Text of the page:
Texas’ largest law firm Vinson & Elkins pledges to cover travel costs for its employees for reproductive health care after contributing to two Republican governors’ campaigns pushing for tough restrictions on abortion .
The Houston-based company’s political action committee has given Texas Governor Greg Abbott $65,000 over the past two years, according to state filings. The company’s PAC donated directly to Abbott’s campaign and PACs associated with the governor, who faces an increasingly tight re-election race in November.
Vinson & Elkins said following the U.S. Supreme Court’s decision to overturn Roe v. Wade that she would cover the cost of employee travel out of state for abortions. This includes in Texas, where a new state law signed by Abbott has largely banned abortions and targets those who help residents access medical services.
The company also paid $20,000 to Virginia Governor Glenn Youngkin as part of his successful 2021 bid for governor. Youngkin said he wants to pass a law banning abortions after 15 weeks of pregnancy.
That leaves Vinson & Elkins in an increasingly common position for large companies that have long sought to remain apolitical: on opposite ends of a burning issue that has potential consequences for its employees and customers.
“The challenge is when you get to basic issues like human rights,” said law firm consultant Kent Zimmermann. “The question is whether companies and law firms can play both sides successfully. Companies and law firms are in a very difficult position in this regard.
Vinson & Elkins, through a spokesperson, declined to comment on political contributions.
At least a quarter of the nation’s 100 largest law firms said they would cover reproductive health-related travel costs for employees in states where new abortion restrictions take effect. Many large companies have also made similar commitments.
Vinson & Elkins has 12 offices, including three outposts in Texas and one in Richmond, Virginia. The company reported more than $912 million in gross revenue and $3.5 million in average earnings per partner last year, according to data compiled by the US attorney.
The company “will provide, as part of its health plan, a travel allowance for covered health care services that are not available locally,” a spokesperson said.
According to Zimmermann, the move reflects the “growing recognition” among firms that taking a stance on social issues provides a competitive advantage in retaining clients and lawyers, especially those of younger generations.
The contributions to Abbott and Youngkin highlight the competing interests at play. The company gave money to candidates on both sides of the aisle, including Sylvester Turner, the Democratic mayor of Houston.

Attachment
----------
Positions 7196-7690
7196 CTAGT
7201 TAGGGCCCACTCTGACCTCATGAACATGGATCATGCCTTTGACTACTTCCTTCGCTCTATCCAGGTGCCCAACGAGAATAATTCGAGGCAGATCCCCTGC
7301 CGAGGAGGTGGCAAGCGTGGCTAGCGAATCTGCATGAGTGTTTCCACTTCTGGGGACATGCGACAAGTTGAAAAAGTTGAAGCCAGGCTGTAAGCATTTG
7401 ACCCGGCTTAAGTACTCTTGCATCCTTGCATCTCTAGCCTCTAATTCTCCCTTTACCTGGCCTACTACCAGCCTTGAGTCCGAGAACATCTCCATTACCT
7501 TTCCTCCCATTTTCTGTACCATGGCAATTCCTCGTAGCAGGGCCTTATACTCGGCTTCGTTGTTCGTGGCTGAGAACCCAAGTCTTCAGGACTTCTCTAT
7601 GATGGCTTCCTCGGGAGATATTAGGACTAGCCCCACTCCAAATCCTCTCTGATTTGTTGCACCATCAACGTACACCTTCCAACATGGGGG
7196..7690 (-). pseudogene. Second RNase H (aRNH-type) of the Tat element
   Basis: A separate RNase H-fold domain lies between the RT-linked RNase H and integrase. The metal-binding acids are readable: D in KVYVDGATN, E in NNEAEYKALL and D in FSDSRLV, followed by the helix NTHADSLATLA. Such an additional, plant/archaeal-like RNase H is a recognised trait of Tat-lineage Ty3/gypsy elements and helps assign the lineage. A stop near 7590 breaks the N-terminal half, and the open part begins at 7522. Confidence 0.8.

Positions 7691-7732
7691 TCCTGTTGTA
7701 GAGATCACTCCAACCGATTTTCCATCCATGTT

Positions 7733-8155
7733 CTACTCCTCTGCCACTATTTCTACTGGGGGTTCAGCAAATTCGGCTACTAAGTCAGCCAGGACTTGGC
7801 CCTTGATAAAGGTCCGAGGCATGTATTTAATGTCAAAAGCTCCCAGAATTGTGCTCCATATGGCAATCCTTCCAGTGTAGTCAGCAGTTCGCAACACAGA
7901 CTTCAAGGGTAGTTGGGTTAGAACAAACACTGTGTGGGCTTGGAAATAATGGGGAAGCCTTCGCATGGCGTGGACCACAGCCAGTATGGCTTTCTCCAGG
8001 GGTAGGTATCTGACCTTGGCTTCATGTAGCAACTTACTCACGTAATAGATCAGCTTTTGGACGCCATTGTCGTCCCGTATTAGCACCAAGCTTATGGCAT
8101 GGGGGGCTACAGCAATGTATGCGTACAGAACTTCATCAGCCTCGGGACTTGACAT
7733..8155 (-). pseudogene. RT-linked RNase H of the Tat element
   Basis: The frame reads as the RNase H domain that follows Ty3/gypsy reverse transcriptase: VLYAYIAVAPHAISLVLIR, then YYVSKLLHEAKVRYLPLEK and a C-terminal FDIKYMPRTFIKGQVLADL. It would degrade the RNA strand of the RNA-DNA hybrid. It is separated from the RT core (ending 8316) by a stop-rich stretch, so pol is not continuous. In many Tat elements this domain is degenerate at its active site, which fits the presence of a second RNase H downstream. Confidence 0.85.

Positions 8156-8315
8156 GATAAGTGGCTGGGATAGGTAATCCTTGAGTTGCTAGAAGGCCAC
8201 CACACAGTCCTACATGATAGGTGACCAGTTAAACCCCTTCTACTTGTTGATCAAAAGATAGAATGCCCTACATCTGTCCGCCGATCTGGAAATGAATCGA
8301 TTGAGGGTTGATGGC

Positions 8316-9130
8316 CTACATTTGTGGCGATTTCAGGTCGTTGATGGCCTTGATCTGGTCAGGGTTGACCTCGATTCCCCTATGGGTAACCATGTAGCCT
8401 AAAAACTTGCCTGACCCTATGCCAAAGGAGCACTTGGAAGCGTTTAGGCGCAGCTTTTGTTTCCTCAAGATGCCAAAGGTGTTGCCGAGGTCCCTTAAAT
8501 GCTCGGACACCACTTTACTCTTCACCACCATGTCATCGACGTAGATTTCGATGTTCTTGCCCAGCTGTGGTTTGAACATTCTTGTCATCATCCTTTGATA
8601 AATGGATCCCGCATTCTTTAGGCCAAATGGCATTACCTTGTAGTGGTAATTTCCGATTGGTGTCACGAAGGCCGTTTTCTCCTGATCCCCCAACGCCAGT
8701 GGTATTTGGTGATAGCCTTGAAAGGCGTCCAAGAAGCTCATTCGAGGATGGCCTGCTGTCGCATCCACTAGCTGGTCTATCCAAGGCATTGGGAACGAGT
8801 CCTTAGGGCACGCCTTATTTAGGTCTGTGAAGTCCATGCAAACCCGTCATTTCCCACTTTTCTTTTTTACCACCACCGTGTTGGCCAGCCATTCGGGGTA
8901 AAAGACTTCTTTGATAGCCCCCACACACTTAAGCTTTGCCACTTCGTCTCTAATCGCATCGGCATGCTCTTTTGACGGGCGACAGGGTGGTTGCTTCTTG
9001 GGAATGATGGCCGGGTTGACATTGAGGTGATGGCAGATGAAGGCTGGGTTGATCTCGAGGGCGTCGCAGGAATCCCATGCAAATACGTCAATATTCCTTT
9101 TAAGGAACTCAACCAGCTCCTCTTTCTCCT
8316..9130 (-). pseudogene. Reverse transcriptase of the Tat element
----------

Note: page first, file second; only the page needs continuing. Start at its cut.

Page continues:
Texas heavyweights for Abbott
Vinson & Elkins is not unlike some of its political spending peers in Texas, a state long controlled by Republicans.
Jackson Walker, Norton Rose and Hunton Andrews Kurth, all of whom have large offices in Texas, have donated varying amounts to Abbott and other Texas candidates. Baker Botts, another large Texas company, has focused its PAC spending largely on candidates for state court judgeships.
Neither company has publicly stated whether they will follow Vinson’s lead in covering travel costs for out-of-state abortions.
“For a large law firm that might have significant interests before the state, with the state, and/or before the courts, a large political contribution if nothing else buys some access if and when it is needed,” said Joshua M. Blank, research director for the Texas Politics Project at the University of Texas at Austin. “It does not guarantee a result. But these law firms can justify this as part of the service they provide to clients. »
Hunton has donated $165,000 each to Abbott and Texas Lt. Governor Dan Patrick (R) since 2015, according to data from Transparency USA, a nonpartisan organization that tracks state-level political spending. Norton Rose’s PAC has donated $150,000 to Abbott since 2015, while Jackson Walker has donated $20,000 to the governor.
Vinson & Elkins donated $137,500 to Abbott during the same period.
None of the company’s PACs appear to have made any contribution to the campaign of Beto O’Rourke, the El Paso Democrat challenging Abbott in the November election. Abbott holds a six-point lead over O’Rourke among likely voters, up from an 11-point margin in April, according to a June poll by the University of Texas.
The state has not had a Democratic governor in nearly three decades.
Abbott’s office did not respond to a request for comment on promises by the law firm and other employers to cover out-of-state travel for abortions.
Life Beyond the Lone Star
Founded in 1917 during an oil boom, Vinson & Elkins has built a reputation as a powerful Texas law firm with a leading energy practice.
More recently, the company has struggled to establish itself as a viable player beyond the Lone Star State. It has doubled its staff in New York – where two of its four top executives are based – over the past five years to more than 100 lawyers. Vinson & Elkins also has offices in California, Washington, London, and Tokyo, among others.
Firm leaders said in a March interview that they wanted to grow to 1,000 lawyers, which would represent a more than 40% increase in headcount. They will try to do so in a recruitment market in which lawyers have more mobility than ever and increasingly want to know what firms stand for, according to Zimmermann.
“The talented lawyers who can practice anywhere, more of them will gravitate towards places where they want to live and more of them will want to live where there are more human rights than fewer,” he said. -he declares.
Meghan Tribe contributed to the report.